President Buhari and Emefiele seem to be on the same page on the way forward for the economy. Both are desirous to free the economy from the stranglehold of unbridled importation which depletes external reserves unnecessarily and imports unemployment to the economy. In a press report, Emefiele said: “When the President came on board, he came at a time when the global crisis was setting in and I had a conversation with him, when I said our reserves are going to plummet, and we came up with an idea that we produce the items we were importing that can be produced in Nigeria.”
The idea led to the exclusion of 41 items from the interbank foreign exchange market to conserve reserves, a policy which evidently resonated with the president. The excluded items include toothpicks, tomato paste, sugar and other such items which can readily be produced locally. It was noted that the import bill for toothpick was $18 million per annum and $400 million for tomato paste. The importation of these items do not only deplete external reserves but also transfers wealth to other nations and import unemployment to Nigeria.
Another CBN policy that resonated with President Buhari is the Anchor Borrowers Programme, ABP, which the president launched in 2015 with the objectives to link anchor companies involved in the processing and smallholder farmers, SHFs, of the required key agricultural commodities such as rice, maize, wheat, sugar cane, oil palm, cocoa, etc and conserve external reserves by reducing agricultural commodity importation, increase banks’ financing to the agricultural sector and create new generation of farmers/entrepreneurs and employment.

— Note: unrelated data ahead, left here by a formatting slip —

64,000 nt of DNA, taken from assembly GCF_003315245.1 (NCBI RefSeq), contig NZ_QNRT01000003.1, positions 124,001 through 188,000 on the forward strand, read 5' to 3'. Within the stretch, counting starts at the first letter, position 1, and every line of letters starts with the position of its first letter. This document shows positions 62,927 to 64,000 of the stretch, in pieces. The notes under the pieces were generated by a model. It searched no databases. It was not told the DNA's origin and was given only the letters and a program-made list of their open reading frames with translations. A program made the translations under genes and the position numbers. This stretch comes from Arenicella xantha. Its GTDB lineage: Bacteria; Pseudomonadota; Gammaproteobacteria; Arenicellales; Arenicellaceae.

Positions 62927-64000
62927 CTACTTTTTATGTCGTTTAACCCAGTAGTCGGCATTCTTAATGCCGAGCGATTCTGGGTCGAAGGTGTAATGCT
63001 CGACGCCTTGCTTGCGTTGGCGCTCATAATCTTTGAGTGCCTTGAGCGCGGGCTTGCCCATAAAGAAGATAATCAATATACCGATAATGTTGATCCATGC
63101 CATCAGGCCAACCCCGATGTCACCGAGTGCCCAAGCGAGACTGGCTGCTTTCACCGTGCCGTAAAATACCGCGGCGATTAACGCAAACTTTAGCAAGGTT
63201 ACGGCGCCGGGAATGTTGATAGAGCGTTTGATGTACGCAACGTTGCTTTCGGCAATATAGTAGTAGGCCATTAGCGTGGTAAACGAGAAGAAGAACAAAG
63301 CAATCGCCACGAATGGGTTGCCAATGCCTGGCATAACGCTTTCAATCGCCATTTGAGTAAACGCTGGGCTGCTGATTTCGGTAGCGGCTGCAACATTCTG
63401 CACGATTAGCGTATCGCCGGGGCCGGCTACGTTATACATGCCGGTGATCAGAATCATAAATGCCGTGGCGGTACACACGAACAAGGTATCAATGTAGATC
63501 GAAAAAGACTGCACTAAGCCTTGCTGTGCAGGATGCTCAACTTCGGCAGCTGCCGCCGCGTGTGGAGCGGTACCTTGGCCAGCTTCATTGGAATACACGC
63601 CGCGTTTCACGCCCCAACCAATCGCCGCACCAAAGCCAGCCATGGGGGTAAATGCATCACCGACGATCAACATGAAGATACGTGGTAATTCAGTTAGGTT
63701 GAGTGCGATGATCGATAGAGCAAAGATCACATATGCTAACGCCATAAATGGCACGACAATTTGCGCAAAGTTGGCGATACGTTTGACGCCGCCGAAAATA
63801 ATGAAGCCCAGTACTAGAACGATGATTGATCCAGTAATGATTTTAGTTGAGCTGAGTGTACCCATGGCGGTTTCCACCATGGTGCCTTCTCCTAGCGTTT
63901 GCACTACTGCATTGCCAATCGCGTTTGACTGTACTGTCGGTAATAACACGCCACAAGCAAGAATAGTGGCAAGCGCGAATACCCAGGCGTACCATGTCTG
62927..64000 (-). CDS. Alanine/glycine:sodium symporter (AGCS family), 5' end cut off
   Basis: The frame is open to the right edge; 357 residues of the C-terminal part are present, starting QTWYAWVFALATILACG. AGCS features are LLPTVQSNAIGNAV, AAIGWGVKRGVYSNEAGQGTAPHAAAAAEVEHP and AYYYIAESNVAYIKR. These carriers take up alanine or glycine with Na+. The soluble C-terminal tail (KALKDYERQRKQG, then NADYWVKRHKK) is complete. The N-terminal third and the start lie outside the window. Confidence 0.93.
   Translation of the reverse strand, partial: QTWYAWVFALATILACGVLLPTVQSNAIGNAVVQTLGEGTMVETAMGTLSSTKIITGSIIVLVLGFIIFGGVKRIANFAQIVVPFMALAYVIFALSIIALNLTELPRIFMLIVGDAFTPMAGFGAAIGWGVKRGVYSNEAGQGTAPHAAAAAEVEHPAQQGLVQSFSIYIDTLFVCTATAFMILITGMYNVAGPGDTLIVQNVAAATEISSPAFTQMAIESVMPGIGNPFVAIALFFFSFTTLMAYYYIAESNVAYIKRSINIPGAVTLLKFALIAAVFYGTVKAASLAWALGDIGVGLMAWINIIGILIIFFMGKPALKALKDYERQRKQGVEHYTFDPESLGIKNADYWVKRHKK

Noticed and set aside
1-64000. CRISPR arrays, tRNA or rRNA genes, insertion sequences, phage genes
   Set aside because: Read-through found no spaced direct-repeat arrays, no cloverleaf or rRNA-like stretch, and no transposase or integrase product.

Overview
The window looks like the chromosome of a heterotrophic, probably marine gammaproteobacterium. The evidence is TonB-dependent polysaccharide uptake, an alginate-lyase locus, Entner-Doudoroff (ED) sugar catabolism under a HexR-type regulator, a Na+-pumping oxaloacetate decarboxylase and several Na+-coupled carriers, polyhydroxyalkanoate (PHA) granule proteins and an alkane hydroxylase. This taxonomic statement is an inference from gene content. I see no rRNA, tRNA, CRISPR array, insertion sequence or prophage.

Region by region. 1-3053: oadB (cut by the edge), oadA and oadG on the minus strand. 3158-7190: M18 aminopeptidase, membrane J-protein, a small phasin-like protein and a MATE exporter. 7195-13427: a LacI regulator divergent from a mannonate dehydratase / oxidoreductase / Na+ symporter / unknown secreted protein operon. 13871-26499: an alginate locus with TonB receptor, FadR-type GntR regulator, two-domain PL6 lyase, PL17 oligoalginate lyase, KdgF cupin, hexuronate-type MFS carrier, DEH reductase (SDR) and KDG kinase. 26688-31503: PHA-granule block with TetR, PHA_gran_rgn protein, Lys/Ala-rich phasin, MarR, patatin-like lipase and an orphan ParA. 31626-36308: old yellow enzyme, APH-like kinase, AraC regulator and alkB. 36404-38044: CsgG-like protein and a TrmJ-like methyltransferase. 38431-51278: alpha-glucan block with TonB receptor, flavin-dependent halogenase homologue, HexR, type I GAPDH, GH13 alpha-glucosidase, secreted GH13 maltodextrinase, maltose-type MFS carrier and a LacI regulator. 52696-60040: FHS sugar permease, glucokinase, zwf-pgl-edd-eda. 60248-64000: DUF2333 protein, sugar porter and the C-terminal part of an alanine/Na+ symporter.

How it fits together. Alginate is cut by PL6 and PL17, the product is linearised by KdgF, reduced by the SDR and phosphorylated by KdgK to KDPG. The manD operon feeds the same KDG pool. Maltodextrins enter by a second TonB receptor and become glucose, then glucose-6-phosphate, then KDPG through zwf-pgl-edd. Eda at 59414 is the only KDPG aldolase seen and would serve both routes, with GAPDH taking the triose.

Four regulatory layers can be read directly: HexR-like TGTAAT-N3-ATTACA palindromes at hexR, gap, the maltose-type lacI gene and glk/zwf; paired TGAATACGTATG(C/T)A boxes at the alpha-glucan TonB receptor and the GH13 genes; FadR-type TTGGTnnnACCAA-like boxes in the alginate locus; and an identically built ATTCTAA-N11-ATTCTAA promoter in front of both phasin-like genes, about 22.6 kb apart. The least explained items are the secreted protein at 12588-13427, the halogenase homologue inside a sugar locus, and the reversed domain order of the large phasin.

Other objectives are: to reduce the level of poverty among smallholder farmers, assist rural small farmers to grow from subsistence to commercial production level and increase capacity utilisation of agricultural firms and deepen the cashless policy and financial inclusion, among others.
The importance of agriculture cannot be overemphasized. It is the backbone and starting chain of the economy. Over the years, CBN has been promoting agriculture but took it to greater heights with the ABP under Emefiele’s leadership. It scaled up the amount to be disbursed under the Commercial Agriculture Credit Scheme, CACS, with 60 per cent of the CACAS targeted at the identified commodities even as the loan limit also was increased to N50 million.
As noted by the Vice National President, All Farmers Association of Nigeria, AFAN, Chief Daniel Okafor: “CBN has been agriculture- friendly since Emefiele’s tenure.” If CBN sustains the momentum of ABP and other such initiatives, the economy is likely to experience the agriculture miracle which has transformed other developing economies.
Going forward, all hands need to be on deck. Both the fiscal and monetary authorities need to evolve more creative policies to drive the economy. CBN should sustain the momentum of existing policies towards improving local production, expanding the country’s industrial base and creating more employment. The economy needs further stabilisation through diversification, greater energetic inflows and transformational activities. Creating multiple economic pillars, boosting the supply-side productive potential and increasing aggregate demand towards achieving double-digit growth is the way to go.
Nwobu, a business journalist and chartered stockbroker, wrote from Lagos.